Degree Type


Date of Award


Degree Name

Doctor of Philosophy


Theses & dissertations (Interdisciplinary)


Water Resources

First Advisor

Steven E. Jungst

Second Advisor

R. S. Kanwar


Non-point source pollution in agricultural regions in the Midwest consists of two important components, namely, dislodgment of common pollutants, their movement across the landscape and subsequently transport through surface waters to their final destination. The objectives of this study were to: 1) model surface movement of agricultural pollutants for a succession of sub-watersheds in Bear Creek using AGNPS; 2) calibrate and validate the model for a small sub-watershed using available experimental plot data; 3) incorporate Monte Carlo simulation within the modeling process where field data was not available; 4) apply the calibrated and validated model to a small sub-watershed with a riparian buffer strip to observe mitigating effects on surface pollutants if any; 5) formulate a Markov random field model for use in modeling nitrate-nitrogen concentrations for a network of monitoring stations on the Des Moines River; 6) estimate, fit, and cross-validate the model and; 7) apply the model to dissolved oxygen and suspended solids to evaluate the model's specificity for each water quality variable. The agricultural non-point source pollution model (AGNPS) was used to model surface transport processes at the watershed level. Modifications were made to the existing AGNPS-ARC/INFO interface in order to automate feedlot, point source, and channel information. Feedlot information was obtained through a survey, while a probabilistic method was used to predict tile locations for the lower half of the watershed.;The model was calibrated for total runoff (inches), sediment yield (tons), soluble nitrate-nitrogen in runoff (lbs/acre), soluble nitrate-nitrogen concentration in runoff (ppm), phosphorus in sediment (lbs/acre), soluble phosphorus in runoff (lbs/acre) and soluble phosphorus concentration in runoff (ppm) to be found at the outlet of each watershed. The model was then applied to a small watershed to demonstrate the effect of riparian buffer strips in mitigating surface pollution in an agricultural field.;From graphical displays it was clear that the model predicted better under drier conditions than for excessively wet conditions. For 1997, which was a dry year, the observed and predicted values are almost equal. In contrast for 1998, which was a wet year, the difference between the observed and predicted values is very large. Corn consistently gave lower RMSE for all seven parameters calibrated (0.02, 0.09, 0.44, 0.09, 0.00, 0.05, 0.59) compared to either the combination of rowcrop and switchgrass (0.18, 0.09, 0.49, 0.11, 0.01, 0.14, 0.01) or row crop, switchgrass, shrubs and trees (0.11, 0.04, 0.18, 0.07, 0.02, 0.10, 0.00). The buffer strip in general seemed to have a mitigating effect on the pollutants as they moved over the surface.;Switchgrass seemed to be highly effective in reducing the movement of pollutants into the stream. Runoff volume was reduced by 19%, soluble nitrogen concentrations were reduced by 3%, soluble phosphorus concentrations were reduced by 3% for the early summer precipitation event. For larger watersheds, where field data was not available, Monte Carlo simulations were included in the modeling process. Smaller watersheds in the headwaters were the highest contributors of pollutants to the stream. EBCM3, which is a very small sub-watershed within BC9 showed a maximum concentration of soluble nitrogen (0.43 ppm), as well as a maximum concentration of soluble phosphorus (0.20 ppm), whereas BC9 showed an absence of both. For the second part of the research a statistical model was developed for modeling nitrate-nitrogen concentrations in the Des Moines River.;The model was formulated as a "conditionally specified model" in which parametric forms were assigned to conditional densities. Both "systematic" and "random" components were modeled effectively. A space-time metric was developed to represent spatial dependence in the "variable distance" model versus a purely spatial metric in the "fixed distance" model. An independent model was also fit, which only included systematic trend, in order to make comparisons between models. The "variable distance" or flow model performed better due to the ability to model greater variability in the system. The flow model had smaller mean squared errors for nearly all the stations. The improvement achieved from the mean-covariance model by adding just one parameter to get the flow model is better than that achieved by the distance model.;The variance and mean squared prediction error for 1982-1996 data for nitrate using all the data and then dropping station 6 while doing cross validation are very similiar. This indicates good predictive capability of the model for nitrate nitrogen. The mean square prediction error (MSPE) is only slightly higher for the prediction than it is when the data for all the stations is available. When applied to dissolved oxygen and suspended solids, the model did not perform as well. This indicated that the model was specific to nitrate-nitrogen which transported differently than dissolved oxygen or suspended solids. Indications of the specificity of the model were visible in the exploratory data analysis.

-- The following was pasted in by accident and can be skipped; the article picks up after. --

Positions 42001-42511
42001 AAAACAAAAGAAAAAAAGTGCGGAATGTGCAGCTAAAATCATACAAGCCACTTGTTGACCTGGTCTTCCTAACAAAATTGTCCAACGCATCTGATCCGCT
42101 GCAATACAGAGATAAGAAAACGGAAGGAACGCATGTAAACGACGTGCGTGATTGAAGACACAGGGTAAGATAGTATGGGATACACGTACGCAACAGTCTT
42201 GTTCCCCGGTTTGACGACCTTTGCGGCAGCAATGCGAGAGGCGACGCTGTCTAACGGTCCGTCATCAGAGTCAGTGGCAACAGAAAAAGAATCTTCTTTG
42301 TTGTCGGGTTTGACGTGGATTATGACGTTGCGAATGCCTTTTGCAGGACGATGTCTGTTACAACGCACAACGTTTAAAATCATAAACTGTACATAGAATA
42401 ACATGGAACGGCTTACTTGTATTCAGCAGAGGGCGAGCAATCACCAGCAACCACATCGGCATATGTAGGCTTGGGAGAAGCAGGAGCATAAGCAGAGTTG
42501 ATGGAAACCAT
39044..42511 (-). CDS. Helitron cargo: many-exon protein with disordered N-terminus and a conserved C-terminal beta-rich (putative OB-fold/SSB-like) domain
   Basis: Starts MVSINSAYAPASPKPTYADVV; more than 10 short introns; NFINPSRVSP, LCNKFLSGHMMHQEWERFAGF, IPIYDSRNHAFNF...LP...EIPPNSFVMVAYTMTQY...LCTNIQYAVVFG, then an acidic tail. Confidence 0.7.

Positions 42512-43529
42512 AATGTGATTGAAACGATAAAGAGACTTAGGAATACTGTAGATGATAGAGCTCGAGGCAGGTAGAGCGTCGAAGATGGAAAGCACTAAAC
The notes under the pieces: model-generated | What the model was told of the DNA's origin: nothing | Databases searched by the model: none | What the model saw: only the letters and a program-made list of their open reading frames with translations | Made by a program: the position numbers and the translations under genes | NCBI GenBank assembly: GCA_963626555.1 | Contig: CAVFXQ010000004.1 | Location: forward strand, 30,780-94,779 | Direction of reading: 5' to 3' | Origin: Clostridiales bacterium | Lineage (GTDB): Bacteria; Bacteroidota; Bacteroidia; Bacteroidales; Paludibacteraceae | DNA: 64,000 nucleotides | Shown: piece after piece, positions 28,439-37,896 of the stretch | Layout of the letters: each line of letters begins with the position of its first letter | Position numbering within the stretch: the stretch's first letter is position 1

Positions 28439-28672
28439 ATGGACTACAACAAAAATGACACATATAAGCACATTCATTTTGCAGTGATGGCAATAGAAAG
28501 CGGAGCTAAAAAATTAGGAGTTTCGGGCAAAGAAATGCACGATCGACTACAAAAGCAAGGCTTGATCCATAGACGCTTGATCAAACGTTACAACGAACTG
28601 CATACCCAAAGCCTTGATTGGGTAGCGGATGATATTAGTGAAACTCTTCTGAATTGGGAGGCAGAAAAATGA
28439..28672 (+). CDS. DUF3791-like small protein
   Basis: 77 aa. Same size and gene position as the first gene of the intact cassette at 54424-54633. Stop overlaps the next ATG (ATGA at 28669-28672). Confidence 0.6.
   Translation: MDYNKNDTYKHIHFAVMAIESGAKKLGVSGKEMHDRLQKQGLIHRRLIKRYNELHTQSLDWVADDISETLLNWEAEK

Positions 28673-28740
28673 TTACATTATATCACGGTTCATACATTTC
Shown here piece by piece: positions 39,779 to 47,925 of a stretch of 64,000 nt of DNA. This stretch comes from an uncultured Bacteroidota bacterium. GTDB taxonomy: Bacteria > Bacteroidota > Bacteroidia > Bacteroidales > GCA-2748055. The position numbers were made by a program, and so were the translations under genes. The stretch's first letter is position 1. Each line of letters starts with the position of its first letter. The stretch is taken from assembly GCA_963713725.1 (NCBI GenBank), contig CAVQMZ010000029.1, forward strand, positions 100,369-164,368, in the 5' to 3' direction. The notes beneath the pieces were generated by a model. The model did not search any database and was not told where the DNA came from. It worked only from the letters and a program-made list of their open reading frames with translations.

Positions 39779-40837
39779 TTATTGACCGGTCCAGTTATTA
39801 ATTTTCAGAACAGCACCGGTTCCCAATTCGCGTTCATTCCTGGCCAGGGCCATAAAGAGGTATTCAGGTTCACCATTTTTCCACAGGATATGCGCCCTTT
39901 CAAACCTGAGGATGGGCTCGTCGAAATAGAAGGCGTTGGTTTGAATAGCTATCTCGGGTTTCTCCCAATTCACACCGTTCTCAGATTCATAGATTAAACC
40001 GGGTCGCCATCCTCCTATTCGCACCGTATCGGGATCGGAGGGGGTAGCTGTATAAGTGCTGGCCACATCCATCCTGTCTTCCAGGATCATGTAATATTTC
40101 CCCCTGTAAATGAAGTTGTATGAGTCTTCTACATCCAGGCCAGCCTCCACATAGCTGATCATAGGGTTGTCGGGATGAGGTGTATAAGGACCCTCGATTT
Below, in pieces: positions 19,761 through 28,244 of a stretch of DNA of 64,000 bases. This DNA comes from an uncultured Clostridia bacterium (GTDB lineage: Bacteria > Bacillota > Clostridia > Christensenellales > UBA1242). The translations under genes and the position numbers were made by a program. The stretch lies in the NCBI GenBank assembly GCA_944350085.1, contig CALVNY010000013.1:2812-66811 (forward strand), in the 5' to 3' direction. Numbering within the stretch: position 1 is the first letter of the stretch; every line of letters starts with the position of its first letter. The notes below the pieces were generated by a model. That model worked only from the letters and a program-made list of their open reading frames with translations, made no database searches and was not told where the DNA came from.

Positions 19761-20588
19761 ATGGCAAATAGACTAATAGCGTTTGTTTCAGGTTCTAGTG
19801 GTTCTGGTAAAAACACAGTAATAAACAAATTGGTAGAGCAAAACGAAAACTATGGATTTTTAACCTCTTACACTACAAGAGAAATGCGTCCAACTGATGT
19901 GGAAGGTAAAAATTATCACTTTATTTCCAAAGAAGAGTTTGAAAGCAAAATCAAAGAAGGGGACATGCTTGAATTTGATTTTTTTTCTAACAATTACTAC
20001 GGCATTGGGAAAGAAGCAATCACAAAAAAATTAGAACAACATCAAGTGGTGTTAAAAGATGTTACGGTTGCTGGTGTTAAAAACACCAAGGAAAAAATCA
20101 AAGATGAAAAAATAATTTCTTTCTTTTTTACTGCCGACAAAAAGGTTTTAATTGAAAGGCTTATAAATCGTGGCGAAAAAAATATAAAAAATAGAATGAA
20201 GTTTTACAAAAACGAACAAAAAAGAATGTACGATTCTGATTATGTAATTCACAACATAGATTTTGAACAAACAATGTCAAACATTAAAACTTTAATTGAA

Digital Repository @ Iowa State University,

Copyright Owner

Shabana Hameed



Proquest ID


File Format


File Size

237 pages